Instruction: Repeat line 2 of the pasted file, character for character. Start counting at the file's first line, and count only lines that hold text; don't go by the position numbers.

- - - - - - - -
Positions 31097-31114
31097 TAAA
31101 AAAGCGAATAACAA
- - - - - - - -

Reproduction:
31097 TAAA